State Senator Brad Hoylman pointed out that a recent study of neighborhoods in the city most vulnerable to rent hikes, conducted by the Association of Neighborhood and Housing Development, showed that Stuyvesant Town/Peter Cooper was a “bright red and orange blot” on the heat map.

Also at the event was Stuyvesant Town General Manager Rick Hayduk, who said residents will have the opportunity learn more about the programs onsite.

“We’re excited about ow many enrollees we’re going to find here,” he said.

The first enrollment event on SCRIE/DRIE at Stuyvesant Town will be on October 4 from 1-4 p.m. at the Community Center, 449 East 14th Street. Other events at the location will take place on October 6 from 11 a.m.-2 p.m. and October 7 from 11 a.m.-2 p.m. A schedule of additional events throughout the city is now online.

According to representatives for the Department of Finance, it doesn’t matter what applicants have in their bank accounts, and they are allowed to own a property somewhere as long as the apartment they’re filing for SCRIE or DRIE for is their primary residence. If they earn income from the other property, that amount along with any other income they earn can’t exceed $50,000.Applicants are also allowed to have a roommate, though the roommate’s portion of the rent is considered income. The roommate’s income wouldn’t however be factored into what is considered household income. In cases of family members living together, all incomes must be reported as household income. As for DRIE, applicants must be at least 18 and must be the tenant on the lease to qualify. SCRIE applicants must be 62 or older and the tenant on the lease.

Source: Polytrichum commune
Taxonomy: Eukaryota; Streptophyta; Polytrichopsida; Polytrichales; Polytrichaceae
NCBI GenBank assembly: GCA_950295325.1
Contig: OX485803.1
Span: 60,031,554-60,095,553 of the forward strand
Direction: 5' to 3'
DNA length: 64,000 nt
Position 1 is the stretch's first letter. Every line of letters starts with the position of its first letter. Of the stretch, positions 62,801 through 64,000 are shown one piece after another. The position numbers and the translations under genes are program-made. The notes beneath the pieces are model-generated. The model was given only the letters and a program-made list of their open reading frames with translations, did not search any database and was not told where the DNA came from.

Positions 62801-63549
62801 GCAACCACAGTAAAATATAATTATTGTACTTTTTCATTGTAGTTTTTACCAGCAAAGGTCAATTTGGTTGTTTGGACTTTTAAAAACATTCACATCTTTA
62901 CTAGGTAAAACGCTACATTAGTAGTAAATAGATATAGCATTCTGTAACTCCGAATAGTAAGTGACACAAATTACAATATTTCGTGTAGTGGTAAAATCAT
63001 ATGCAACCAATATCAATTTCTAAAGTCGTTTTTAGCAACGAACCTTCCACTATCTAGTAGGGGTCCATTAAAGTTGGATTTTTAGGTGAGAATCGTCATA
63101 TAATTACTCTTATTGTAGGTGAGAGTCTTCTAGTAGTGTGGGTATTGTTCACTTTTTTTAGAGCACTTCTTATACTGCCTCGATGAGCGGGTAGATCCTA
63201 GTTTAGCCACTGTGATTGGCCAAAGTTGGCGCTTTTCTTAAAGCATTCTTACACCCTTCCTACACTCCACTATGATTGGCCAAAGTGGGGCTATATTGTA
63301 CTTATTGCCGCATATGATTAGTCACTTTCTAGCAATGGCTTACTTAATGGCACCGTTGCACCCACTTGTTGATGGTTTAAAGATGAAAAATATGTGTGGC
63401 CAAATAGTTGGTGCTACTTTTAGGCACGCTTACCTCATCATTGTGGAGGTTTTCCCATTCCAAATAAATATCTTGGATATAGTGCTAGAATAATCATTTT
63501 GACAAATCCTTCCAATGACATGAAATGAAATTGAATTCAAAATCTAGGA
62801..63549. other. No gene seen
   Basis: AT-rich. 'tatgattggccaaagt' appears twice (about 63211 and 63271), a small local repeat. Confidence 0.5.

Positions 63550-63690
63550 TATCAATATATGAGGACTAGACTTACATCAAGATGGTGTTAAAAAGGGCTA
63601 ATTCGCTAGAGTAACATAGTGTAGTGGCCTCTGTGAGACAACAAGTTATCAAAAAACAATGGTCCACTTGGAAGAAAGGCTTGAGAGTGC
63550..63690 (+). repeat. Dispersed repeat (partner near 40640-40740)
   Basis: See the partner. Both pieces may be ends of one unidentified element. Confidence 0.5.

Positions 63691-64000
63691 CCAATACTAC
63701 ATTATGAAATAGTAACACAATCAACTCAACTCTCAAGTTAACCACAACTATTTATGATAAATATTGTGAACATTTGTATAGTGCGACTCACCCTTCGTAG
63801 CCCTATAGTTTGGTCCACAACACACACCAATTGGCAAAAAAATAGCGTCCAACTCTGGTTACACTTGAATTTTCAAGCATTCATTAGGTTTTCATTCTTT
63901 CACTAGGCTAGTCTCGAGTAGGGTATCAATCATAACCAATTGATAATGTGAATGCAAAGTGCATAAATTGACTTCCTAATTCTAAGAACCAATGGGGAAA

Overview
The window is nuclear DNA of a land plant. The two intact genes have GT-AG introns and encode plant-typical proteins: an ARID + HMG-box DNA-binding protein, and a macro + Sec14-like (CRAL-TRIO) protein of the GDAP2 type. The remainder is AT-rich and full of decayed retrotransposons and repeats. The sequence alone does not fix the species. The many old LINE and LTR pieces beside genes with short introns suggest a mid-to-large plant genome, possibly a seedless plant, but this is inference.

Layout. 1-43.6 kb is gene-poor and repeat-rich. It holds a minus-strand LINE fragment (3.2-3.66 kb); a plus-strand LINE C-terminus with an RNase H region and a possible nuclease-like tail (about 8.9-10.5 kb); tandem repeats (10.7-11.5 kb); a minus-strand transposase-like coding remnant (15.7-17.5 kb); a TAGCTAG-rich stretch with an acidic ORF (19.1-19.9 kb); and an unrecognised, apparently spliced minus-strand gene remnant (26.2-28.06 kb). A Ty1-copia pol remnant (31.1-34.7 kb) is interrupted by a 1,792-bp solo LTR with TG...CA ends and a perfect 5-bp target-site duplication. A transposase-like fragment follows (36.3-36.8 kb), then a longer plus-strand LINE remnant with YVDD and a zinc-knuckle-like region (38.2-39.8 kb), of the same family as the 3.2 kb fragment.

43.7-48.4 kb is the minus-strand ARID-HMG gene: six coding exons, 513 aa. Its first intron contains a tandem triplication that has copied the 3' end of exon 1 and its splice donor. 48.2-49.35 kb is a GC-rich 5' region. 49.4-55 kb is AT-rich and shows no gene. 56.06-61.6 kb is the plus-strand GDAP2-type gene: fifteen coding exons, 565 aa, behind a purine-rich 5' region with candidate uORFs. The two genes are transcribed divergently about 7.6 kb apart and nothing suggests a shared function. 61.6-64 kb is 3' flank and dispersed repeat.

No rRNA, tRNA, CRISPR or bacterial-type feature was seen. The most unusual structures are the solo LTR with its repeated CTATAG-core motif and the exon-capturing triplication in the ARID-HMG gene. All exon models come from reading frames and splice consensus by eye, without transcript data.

Tenants would be ineligible if they live in NYCHA housing, non-rent regulated housing, use Section 8 vouchers or are subletting, even if it’s in a rent-regulated apartment.

ST-PCV Tenants Association President Susan Steinberg said she hoped the push to get more SCRIE/DRIE enrollees would help the community’s many seniors.

“We have quite a few tenants who’ve aged in place and we’re at the point of almost being a NORC (naturally occurring retirement community) although not quite,” she said.

In somewhat related news, as for those four MCI rent increases that StuyTown Property Services recently announced it would be filing for, when asked why the owner was filing for four at once, Hayduk said they’d actually be filed separately.

Despite the announcement about all four, the filings would be sent in a “staggered” fashion to the state housing agency, which apparently is how MCIs have always been applied for in ST/PCV.

The MCIs that are now pending are for video intercoms for Peter Cooper Village buildings, wheelchair ramps at two buildings in Stuy Town, waterproofing work and water heaters. If approved, management estimates that the projects will cost tenants an average of $8 per apartment per month permanently.

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One thought on “800 ST/PCV residents who qualify for SCRIE/DRIE haven’t enrolled

  1. Why do we have to pay for wheelchair ramps? They are required by law and it is not the tenants’ fault if the originals were not up to code.